The concern over the environment, particularly the mention of the partially graveled, steeply graded nature of the mountain, seems especially odd considering that the state supports the construction of a 1.44 acre structure up the road from the blockade.

But, as a result, the Board of Land and Natural Resources (BLNR) has added an item to its July 10 (this Friday) meeting agenda that seeks to supplant the protestors from their encampment by instituting emergency rules that would restrict access to the public hunting area (Unit A) which is comprised of the Mauna Kea Forest Reserve, Game Management Area and the Mauna Kea Science Reserve, from the hours of 8 p.m. to 5 a.m., and that would ban camping materials outright.

“The Department of Land and Natural Resources has been delegated the power and duty to manage and regulate all lands which may be set apart as game management areas, public hunting areas, and wildlife sanctuaries,” said Suzanne Case, BLNR chairperson and director of DLNR. “The Department is authorized to promulgate rules to carry out these duties. These rules concern the preservation, protection, regulation, extension, and utilization of, and conditions for entry into wildlife sanctuaries, game management areas, and public hunting areas.”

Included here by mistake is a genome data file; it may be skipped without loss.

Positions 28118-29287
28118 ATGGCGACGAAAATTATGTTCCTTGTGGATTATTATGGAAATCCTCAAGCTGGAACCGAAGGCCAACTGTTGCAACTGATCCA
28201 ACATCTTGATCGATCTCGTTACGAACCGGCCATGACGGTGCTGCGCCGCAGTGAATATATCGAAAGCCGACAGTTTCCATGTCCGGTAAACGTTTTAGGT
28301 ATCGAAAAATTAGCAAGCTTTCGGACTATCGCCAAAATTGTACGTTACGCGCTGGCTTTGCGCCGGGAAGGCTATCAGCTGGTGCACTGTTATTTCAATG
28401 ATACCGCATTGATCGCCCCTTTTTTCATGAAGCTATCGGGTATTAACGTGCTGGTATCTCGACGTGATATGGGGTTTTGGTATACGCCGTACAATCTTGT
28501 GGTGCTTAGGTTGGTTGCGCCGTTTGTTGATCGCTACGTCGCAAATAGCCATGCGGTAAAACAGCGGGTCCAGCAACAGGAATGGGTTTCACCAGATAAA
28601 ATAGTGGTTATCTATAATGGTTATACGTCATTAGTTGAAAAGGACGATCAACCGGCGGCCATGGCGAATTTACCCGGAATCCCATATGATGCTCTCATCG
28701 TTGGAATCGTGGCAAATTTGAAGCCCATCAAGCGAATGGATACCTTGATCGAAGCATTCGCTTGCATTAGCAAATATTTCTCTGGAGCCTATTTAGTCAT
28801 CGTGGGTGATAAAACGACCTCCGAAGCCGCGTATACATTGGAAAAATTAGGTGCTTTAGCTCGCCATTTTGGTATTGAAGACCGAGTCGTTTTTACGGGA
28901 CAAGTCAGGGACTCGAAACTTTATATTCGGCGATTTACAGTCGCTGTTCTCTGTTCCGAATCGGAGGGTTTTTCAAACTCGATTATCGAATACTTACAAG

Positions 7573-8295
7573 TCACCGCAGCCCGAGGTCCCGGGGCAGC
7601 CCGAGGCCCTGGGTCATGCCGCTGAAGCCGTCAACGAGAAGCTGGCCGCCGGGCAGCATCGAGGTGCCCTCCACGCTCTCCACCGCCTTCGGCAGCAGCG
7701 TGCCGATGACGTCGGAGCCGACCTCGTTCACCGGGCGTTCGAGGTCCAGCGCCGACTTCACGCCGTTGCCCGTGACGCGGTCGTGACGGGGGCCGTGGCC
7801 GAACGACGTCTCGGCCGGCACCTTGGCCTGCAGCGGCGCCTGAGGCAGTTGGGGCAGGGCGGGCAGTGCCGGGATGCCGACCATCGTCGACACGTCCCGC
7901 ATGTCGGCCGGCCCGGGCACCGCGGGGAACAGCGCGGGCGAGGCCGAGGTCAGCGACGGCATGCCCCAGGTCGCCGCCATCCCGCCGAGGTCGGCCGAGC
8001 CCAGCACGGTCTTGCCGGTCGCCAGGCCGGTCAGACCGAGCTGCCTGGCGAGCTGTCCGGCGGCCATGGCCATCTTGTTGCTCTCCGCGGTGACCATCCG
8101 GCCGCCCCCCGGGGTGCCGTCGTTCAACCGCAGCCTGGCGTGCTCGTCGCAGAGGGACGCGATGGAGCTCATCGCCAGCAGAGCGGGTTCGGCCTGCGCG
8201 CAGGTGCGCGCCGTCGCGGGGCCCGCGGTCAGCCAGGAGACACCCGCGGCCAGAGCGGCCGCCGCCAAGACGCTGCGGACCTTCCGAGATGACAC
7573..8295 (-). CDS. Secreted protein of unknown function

The rule was submitted by Scott Fretz, acting administrator of the Division of Forestry and Wildlife, and authorized by Case, who was nominated by Governor Ige and approved by the Senate just this past legislative session.

The move is clearly intended to torpedo the blockade by prohibiting “backpack[s], tents, blankets, tarpaulins, or other obvious camping paraphernalia” on the mountain. According to the proposal, the purpose of the emergency rule is to: